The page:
Knowing what I know, would I come into this industry in 10 years’ time? Yes, I would. When all the old mindsets (including mine) have gone and we’re only left with those who know it for what it is now rather than for what it was, it will be a respected profession in which to work.
The industry still has issues. Treating customers fairly is a given but I am not sure that advice is reaching all of the people it should. There are certainly fewer people getting advice now than say 10 years ago. Yes it costs money, yes commissions may have been too high but there are people who need advice that cannot afford it. I’m £350 per hour so how is a guy who wants to invest £100 into a pension going to afford my advice? The answer is he’s not.
What does a good recruitment agency relationship look like?
Well, I don’t deal with many agencies however I was speaking to a client earlier about IDEX and I told them that you personally represent your company and clients very well. My main reason for using IDEX is that when I ask for a particular type of candidate, you send me exactly what I am looking for or you don’t send me anyone. Other agencies I have used have sent me loads of CVs with some spurious reason as to why they may want to work for the company and why I may be interested.
Have you got any recruitment successes that you can share? What worked well?
There are two in particular (no names obviously). They are the perfect example because they work well together and are successful. They came in, listened to what we had to offer, realised it was right for their career and therefore they bought it and they are now flourishing with along termcareer. This reverts to my earlier point regarding cultural fit.
How many stages per candidate before hiring?
For senior candidates, probably four. With IDEX I tend to select three candidates to meet with and one of them might be right. I don’t interview junior candidates as this is left directly to hiring managers within the business however for this level, I would suggest two meetings.
What are your plans for 2017/18?
Over the past three years, we have increased our headcount by 22% and we plan to recruit more this year, taking on a couple of top class advisers with client banks, ideally at Director/Partner level. Whilst we have some good quality big hitters, they are all within 5 years of retirement so I need to get a succession plan in place. We are also looking to recruit teams in our key focus areas in the South and the Midlands.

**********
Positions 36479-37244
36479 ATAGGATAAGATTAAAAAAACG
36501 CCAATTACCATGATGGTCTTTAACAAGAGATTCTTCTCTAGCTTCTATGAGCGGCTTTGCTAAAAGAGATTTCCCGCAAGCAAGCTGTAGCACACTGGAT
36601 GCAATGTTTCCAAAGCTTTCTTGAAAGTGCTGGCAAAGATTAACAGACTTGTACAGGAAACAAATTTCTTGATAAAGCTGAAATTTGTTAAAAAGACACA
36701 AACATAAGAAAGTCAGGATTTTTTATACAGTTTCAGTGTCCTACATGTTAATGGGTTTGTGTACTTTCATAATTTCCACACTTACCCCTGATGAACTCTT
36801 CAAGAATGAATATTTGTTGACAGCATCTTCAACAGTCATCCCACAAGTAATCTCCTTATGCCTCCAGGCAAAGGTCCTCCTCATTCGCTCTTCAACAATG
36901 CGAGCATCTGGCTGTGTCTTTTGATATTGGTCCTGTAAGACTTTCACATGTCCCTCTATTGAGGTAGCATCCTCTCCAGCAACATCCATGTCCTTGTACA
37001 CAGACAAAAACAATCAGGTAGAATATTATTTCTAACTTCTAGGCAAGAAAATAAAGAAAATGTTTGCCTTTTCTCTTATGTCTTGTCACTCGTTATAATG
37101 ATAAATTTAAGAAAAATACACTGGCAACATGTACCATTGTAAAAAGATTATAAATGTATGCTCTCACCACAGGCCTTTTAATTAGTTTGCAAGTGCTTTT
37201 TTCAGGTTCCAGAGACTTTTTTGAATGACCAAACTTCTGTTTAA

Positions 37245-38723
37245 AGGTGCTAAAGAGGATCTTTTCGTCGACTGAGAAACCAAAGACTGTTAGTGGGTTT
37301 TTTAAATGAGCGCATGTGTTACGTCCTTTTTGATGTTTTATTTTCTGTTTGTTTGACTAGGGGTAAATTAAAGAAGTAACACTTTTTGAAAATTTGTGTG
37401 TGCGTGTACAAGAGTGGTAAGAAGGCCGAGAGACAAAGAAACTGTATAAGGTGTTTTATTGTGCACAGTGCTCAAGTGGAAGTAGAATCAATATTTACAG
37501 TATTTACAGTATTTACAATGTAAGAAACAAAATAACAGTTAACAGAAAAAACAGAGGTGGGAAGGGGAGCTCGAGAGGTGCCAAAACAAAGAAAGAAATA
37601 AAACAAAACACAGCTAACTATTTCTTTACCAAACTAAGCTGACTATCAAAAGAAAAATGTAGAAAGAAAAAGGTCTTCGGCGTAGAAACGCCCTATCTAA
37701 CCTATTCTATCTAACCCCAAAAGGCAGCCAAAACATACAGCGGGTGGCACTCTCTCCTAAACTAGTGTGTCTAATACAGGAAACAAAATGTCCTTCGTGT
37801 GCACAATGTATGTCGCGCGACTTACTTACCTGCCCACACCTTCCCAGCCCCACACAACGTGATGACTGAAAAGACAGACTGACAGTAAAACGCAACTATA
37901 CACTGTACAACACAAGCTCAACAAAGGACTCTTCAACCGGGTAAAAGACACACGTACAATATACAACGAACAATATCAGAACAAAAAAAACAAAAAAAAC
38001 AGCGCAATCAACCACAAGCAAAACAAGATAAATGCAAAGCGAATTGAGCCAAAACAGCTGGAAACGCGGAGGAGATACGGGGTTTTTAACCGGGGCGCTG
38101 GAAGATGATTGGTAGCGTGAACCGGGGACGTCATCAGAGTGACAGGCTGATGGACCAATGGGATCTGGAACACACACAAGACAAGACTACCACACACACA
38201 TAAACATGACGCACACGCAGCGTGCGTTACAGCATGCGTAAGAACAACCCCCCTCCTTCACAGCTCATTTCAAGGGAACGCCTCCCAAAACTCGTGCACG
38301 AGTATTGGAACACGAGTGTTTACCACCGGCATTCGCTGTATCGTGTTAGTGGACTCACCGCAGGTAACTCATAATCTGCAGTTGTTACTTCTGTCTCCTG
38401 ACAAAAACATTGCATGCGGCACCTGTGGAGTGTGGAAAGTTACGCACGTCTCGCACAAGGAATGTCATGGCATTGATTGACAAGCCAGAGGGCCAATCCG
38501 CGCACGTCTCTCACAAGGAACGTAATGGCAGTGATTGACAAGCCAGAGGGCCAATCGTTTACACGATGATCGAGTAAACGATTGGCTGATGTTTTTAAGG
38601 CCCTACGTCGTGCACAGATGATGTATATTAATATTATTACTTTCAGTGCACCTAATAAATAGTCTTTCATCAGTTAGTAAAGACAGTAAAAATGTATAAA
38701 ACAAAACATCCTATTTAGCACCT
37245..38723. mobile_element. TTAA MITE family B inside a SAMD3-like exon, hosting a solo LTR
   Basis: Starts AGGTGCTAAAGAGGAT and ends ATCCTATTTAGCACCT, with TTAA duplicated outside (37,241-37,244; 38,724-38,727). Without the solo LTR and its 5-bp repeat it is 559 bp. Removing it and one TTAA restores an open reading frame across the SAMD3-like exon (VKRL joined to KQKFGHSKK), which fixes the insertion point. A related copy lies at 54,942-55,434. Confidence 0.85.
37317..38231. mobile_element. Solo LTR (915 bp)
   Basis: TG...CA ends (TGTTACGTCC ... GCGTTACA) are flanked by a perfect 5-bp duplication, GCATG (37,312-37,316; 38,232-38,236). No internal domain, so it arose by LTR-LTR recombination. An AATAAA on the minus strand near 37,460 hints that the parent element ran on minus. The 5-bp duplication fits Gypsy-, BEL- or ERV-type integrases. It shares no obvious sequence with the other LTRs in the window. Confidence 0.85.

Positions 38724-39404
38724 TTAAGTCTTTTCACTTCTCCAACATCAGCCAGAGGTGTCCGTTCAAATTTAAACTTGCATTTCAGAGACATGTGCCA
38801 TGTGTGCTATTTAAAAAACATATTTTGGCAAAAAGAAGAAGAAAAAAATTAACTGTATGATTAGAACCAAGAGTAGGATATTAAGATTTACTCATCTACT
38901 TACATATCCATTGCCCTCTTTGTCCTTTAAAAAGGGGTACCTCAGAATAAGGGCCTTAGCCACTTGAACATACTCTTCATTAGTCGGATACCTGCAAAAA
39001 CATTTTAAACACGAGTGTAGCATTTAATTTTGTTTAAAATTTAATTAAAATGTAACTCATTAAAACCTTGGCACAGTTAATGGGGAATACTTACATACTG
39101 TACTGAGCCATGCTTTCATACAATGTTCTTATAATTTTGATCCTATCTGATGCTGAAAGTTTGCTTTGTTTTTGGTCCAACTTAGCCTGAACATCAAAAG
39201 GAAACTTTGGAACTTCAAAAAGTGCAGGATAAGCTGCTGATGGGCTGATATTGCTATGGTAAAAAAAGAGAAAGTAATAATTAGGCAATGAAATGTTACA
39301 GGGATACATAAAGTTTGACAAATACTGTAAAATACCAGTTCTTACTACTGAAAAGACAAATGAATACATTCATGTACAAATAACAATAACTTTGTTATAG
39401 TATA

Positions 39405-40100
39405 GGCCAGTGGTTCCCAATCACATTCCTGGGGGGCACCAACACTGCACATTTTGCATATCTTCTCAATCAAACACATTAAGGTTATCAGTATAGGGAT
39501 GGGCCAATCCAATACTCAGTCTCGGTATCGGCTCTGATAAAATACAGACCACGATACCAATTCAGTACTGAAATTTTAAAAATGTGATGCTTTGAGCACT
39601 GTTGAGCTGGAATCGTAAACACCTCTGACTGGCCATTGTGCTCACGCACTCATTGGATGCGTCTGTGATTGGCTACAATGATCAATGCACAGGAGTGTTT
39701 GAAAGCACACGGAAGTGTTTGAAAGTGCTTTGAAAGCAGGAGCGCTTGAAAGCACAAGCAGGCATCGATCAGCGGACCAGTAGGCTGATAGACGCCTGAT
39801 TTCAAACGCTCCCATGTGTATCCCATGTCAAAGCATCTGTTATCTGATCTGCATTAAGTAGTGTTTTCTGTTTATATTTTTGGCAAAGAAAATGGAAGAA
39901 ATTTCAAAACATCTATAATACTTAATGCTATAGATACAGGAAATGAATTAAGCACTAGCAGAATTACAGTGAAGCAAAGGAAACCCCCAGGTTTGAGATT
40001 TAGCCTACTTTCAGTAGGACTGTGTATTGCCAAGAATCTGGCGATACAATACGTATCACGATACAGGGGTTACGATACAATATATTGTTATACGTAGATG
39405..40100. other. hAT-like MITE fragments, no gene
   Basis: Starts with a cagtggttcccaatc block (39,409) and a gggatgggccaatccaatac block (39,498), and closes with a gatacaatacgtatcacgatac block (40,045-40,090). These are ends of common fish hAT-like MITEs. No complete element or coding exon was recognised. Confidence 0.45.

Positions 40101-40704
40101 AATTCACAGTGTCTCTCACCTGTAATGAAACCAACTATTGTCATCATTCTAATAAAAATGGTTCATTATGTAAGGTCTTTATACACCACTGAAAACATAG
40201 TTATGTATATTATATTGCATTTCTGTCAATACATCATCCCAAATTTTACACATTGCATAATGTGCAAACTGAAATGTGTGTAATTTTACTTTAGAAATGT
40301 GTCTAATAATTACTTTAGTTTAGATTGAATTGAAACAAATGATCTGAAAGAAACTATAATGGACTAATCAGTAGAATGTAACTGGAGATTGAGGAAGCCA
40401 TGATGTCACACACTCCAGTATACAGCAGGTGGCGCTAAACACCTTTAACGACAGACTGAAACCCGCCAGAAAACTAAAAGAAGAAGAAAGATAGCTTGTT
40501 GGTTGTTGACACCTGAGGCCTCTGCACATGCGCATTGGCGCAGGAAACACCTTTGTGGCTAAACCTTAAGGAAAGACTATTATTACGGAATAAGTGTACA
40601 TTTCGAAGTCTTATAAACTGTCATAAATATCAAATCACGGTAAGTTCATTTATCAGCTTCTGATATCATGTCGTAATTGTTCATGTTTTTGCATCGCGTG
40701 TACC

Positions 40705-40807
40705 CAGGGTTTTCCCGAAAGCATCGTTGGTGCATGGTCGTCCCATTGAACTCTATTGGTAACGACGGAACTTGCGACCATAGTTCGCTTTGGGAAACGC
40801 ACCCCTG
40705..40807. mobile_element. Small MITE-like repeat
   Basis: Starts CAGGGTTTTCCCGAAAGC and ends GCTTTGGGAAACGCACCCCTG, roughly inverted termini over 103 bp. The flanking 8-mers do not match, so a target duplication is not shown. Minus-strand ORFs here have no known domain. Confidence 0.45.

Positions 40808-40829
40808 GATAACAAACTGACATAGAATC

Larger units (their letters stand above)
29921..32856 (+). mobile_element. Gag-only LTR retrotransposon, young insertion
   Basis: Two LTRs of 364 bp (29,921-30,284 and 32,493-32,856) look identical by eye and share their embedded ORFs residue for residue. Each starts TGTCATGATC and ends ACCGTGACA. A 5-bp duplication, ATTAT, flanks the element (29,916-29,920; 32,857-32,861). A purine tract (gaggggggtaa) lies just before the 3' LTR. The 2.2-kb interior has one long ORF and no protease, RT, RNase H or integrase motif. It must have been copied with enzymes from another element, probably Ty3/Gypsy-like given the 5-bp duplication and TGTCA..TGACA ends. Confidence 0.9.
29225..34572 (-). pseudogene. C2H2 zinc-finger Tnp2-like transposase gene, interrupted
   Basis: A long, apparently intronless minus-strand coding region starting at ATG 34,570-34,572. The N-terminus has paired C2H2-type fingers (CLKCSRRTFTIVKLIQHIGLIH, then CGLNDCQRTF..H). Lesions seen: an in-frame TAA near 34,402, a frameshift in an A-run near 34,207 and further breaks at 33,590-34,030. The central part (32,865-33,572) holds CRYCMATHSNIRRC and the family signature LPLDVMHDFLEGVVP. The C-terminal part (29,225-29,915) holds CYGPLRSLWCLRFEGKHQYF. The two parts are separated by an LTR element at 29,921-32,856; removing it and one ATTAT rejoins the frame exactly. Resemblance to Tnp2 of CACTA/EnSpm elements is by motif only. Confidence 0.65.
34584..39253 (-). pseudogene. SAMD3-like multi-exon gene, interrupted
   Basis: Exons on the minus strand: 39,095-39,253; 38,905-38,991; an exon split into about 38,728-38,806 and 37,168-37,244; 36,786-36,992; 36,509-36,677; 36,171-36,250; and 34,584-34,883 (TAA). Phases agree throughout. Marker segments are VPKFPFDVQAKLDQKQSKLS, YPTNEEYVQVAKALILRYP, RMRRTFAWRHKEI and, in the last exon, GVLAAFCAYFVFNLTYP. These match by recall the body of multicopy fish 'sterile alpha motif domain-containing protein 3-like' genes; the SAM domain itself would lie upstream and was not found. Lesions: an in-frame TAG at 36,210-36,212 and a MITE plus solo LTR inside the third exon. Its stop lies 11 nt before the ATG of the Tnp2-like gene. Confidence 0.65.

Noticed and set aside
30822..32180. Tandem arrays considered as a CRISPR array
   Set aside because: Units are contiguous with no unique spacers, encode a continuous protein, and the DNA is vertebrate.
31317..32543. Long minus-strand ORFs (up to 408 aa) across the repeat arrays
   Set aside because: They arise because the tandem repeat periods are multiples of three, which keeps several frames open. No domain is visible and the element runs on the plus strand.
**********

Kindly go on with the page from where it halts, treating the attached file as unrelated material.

What do you need to have in place to ensure you achieve those plans?
The right management team, having said that culture is as important. We can be a little fractious as we’re all long in the tooth and have our own ideas. Whilst I might be the ultimate arbiter, it’s better to bring people with you than battering them into submission.
What implications do you personally face if you don’t recruit the right people?
I have to report to the Board to explain why I haven’t achieved budget and why I have failed in my recruitment. I’m responsible for strategy and if I have said “I am going to grow revenue by 50% in the next 5 years”, in order to do this I need to recruit successfully. Most of my people are working at 90% capacity, 90% of the time so my job is to recruit the right people and integrate them. If I don’t do this, I don’t hit budget and my fellow Board Members will not be very happy with me.
What advice would you give to someone looking to develop a career in Financial Services?
Be patient, go slowly and if you want a career in the industry, I would absolutely say come to Smith & Williamson. We will invest in you and you will watch the best Practitioners in the industry. That’s why we have difficulty recruiting because the standard set is sensational. Again, that’s not to blow our own trumpet; it’s just the way it is.
Are you looking to grow your business in 2017 and beyond? Then please get in touch with me directly for a confidential conversation on how IDEX can support you.